A few hours in
The stakes just got raised.
Okay, so I was being facetious just now. I did actually anticipate that The Final Station would get more challenging and intense over time, because isn’t that how these things always go? And sure enough, soon after that first ‘easy’ circuit, the towns you force-stop at become a lot less friendly and open and a lot more darkness-infested hellhole.
From there on out, The Final Station becomes an… interesting experience. One that’s hard to talk about (without needless spoilers), and one that’s hard to quantify — or even qualify. I definitely had an okay time with it, and the overall Steam reviews are very positive, but all the same there’s one person in those reviews yelling at everyone who rated it highly that they’re liars and that this game is a scam. So your mileage may vary, I guess.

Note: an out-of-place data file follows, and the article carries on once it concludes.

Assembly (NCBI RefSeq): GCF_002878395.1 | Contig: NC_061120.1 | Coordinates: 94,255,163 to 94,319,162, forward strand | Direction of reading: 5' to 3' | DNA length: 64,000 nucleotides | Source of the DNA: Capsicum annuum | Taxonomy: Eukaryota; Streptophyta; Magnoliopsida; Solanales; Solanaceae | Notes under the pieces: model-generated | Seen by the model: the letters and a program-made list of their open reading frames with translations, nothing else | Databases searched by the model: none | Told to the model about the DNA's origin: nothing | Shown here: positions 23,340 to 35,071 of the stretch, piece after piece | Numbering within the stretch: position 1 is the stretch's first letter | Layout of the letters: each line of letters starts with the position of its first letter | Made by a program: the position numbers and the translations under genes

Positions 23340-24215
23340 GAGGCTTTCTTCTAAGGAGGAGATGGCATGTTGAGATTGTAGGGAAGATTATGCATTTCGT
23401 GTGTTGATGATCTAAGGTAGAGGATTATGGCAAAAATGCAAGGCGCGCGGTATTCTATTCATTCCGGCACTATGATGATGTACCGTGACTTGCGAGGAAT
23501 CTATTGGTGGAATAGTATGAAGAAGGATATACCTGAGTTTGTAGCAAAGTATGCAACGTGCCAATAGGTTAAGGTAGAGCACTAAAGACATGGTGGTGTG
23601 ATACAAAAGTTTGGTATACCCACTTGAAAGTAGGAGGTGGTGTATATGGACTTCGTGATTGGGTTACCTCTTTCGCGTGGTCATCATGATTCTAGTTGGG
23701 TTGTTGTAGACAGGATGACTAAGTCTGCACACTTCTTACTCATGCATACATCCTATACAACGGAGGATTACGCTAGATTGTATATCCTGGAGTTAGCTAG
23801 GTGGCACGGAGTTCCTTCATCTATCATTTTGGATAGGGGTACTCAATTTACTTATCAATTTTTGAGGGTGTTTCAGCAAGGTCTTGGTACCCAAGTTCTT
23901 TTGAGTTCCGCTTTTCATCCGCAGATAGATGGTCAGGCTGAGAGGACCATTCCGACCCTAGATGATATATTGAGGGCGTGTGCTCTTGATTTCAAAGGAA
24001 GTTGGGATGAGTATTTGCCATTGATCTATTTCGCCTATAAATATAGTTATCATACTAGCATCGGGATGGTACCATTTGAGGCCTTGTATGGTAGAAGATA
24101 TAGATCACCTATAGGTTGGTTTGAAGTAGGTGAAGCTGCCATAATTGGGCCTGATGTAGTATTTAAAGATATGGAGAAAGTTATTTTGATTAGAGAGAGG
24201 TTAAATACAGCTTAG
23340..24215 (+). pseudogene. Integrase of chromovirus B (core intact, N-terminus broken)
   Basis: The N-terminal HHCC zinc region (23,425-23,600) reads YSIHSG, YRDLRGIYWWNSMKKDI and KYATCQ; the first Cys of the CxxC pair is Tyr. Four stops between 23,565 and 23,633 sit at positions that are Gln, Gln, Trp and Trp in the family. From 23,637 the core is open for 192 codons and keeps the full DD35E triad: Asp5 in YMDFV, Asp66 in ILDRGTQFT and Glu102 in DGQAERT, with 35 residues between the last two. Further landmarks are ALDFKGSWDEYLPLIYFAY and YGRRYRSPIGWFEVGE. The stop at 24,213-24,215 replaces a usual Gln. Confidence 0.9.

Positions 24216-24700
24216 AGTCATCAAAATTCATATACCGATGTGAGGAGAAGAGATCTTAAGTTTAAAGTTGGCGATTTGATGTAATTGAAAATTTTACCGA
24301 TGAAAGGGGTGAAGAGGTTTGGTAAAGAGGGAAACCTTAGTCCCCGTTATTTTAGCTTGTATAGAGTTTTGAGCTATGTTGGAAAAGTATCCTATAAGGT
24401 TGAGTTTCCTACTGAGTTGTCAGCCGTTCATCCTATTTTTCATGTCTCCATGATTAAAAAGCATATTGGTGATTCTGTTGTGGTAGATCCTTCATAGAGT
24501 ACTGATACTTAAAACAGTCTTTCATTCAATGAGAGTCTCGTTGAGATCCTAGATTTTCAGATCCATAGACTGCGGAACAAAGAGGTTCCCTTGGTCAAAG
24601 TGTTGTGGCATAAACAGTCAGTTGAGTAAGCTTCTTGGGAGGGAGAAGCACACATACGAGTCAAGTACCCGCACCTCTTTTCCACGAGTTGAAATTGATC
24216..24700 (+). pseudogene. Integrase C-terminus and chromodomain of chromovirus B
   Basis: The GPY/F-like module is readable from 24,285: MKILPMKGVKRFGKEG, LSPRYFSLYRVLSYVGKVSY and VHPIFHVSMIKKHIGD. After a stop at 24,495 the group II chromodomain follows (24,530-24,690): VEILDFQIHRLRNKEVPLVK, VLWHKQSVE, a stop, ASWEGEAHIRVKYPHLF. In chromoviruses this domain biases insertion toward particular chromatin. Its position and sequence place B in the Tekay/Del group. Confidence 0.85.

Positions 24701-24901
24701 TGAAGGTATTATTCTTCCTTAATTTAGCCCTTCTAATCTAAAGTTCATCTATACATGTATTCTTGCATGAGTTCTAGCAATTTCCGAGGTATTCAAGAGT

Before I get to the more nuanced criticism, let me just get this out of the way: god damnit, this game is good-looking. It is incredibly well-crafted. Pixel art isn’t a style that everyone appreciates, so always keep your own interests into account, but The Final Station is almost a masterclass in how to do it right. The train, the characters, and the immediate environments all seep with attention and detail, from the stores you walk through, to the items you pick up and throw, to the tiny-scale character animations like reloading a gun or winding up a punch. And the backgrounds, oh my god, the backgrounds. Look at this.